The UK and the EU: A Breaking of Unions

By Alex Fisher

The flag of the European Union

FOR the first time in many years, British Eurosceptics smell blood. With the Eurozone crisis having vindicated the nation’s decision to stay out of the single currency, the uneasy truce that had emerged between pro-Europeans like former Chancellor of the Exchequer Kenneth Clarke and the larger sceptical faction that includes many Government backbenchers has broken down, perhaps irrevocably. Europe is once more on the agenda, and recent opinion polls suggest that concern about the EU has risen to a six year high, while support for the UK Independence Party has increased dramatically.

Public concern regarding the EU prompted Conservative backbencher David Nuttall to introduce a controversial motion in Parliament, which called for an immediate referendum on the UK’s continued membership in the EU. It was immediately evident that the bill would not pass. The opposition Labour Party declared their disagreement immediately, while the Conservative – Liberal Democrat coalition Government announced that they would impose a three-line whip against the motion. Under the British system, such a decision demonstrates that the Government expects its members both to be in Parliament that day to vote and to support its position. Historically, those who defied such a strongly expressed whip would not be offered a Ministerial job under the current administration. In the days preceding the vote, many MPs reported receiving direct and aggressive contact from the Whips’ Office and on occasion, from 10 Downing Street.

Despite this pressure, 81 Conservative MPs backed the motion and voted against the Government’s position. Several junior frontbenchers, including ministerial aide Adam Holloway, resigned from their positions to avoid being sacked.  A rebellion of this scale was unprecedented. It represented over a quarter of the Parliamentary Party and surpassed those of the early 1990s, a time when the Party was riddled with divisions concerning the prospect of further European integration. Although it had long been known that many Conservatives were opposed to the EU, the extent of support for the motion defied expectations.

It would be easy to conclude that the unexpectedly strong support for the motion was in reality irrelevant, since it did not have a tangible impact on the UK’s current interactions with the EU. However, the vote came at a time when the Government had already been following a more Eurosceptic course than its Labour predecessor. In particular, a “referendum lock” introduced by the Cameron administration pledged that the UK would seek a public mandate before signing on to future European treaty changes resulting in a transfer of power from Britain to Brussels. Recent opinion polling suggests that the British people would almost certainly vote against any reforms that they believed would dilute national sovereignty.

British Euroscepticism is nothing new. The UK entered what was then termed the European Communities in 1973, over twenty years after the original formation of the European Coal and Steal Community. Since then, relations have often been tense. Britain’s attempt to participate in the Exchange Rate Mechanism, which tied the Pound Sterling to the German Deutschmark in preparation for the introduction of the Euro, ended in failure when the UK was forced to withdraw from ERM in the midst of soaring interest rates and a rapidly weakening currency. The day of withdrawal, 16 September 1992, was termed “Black Wednesday,” and cast a shadow over the UK’s future dealings with its European partners.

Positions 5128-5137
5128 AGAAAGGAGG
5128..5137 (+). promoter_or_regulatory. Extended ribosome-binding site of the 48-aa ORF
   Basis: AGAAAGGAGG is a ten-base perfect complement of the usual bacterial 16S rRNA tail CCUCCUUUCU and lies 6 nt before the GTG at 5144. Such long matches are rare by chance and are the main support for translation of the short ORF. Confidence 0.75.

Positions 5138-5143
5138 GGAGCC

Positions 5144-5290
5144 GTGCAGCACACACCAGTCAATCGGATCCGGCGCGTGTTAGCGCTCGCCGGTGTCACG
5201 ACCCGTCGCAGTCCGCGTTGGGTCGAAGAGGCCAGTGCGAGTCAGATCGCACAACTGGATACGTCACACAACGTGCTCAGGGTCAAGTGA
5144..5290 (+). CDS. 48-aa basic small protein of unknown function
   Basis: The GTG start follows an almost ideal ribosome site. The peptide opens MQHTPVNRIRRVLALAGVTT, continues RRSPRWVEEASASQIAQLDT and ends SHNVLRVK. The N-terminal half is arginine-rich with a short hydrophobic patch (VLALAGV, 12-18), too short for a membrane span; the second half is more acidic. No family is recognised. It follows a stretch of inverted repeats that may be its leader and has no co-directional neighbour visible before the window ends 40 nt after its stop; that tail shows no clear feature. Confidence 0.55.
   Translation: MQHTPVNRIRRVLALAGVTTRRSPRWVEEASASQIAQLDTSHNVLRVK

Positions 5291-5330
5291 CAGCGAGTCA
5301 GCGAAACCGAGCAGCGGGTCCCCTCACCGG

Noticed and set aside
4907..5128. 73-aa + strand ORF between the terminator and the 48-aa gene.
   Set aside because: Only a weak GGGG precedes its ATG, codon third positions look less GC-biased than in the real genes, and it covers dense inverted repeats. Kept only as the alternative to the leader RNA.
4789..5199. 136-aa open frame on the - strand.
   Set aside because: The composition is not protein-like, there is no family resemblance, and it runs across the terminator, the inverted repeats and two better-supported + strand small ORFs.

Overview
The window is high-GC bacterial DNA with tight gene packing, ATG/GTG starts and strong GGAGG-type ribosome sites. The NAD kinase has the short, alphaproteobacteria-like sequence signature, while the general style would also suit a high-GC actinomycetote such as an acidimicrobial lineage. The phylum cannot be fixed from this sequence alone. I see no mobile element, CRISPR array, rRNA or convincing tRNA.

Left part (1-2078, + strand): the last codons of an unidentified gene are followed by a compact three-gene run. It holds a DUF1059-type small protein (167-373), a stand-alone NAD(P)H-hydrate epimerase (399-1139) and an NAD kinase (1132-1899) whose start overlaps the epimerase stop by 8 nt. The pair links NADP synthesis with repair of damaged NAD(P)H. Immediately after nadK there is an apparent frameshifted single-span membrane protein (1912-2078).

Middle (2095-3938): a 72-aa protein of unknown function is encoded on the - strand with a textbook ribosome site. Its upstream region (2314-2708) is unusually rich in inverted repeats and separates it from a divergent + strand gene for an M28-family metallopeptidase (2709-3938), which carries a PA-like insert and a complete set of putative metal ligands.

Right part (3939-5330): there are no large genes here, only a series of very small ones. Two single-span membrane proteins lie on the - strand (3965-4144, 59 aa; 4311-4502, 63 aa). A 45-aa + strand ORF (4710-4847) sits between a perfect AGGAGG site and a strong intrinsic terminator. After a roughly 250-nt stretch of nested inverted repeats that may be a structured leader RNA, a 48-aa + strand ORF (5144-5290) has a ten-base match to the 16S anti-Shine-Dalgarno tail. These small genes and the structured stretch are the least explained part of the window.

Although the Labour Government elected in 1997 was more sympathetic to the EU than its Conservative predecessor, Chancellor Gordon Brown’s “five economic tests” essentially ensured that the UK would not join the single currency under his watch. These tests dictated that business cycles and economic structures must reach high levels of convergence, and insisted that membership in the Euro should have a positive impact on British financial services. Passing all of these tests simultaneously was essentially impossible, and consistent Conservative pressure combined with ongoing public scepticism to ensure that Labour did not adopt a more pro-European approach.

Nevertheless, the UK ultimately participated in every single treaty that expanded the EU’s powers, although it often secured opt-outs in specific areas of policy. Most controversially, Labour signed the 2007 Lisbon Treaty whilst ignoring Conservative calls for a referendum. This decision was unpopular, and contributed towards a belief that political elites were not taking public opinion into account as they embraced further European integration.

Despite the election of a Conservative-led Government, many on the right are still dissatisfied with the administration’s position on Europe. The Liberal Democrats, who form part of the Government, are highly pro-European. This has prevented David Cameron from pursuing a more Eurosceptic set of policies. Repatriation of powers has been vaguely discussed, but with the EU focused on the financial crisis and the Prime Minister reluctant to antagonise his coalition partners, progress seems unlikely. Further inactivity will only serve to antagonise those MPs keen to see a fundamental review of the UK’s future relationship. If the EU decides, as many expect it will, to pursue treaty changes as part of its response to the ongoing financial crisis, Eurosceptics will be handed a new opportunity to pursue their aims. Their calls for less engagement with the EU may well become overwhelming.

Alex Fisher is a sophomore in Morse College.


Published by Alex Fisher

Alex Fisher is a contributor to The Politic from Bury, United Kingdom. Contact him at alexander.fisher@yale.edu.

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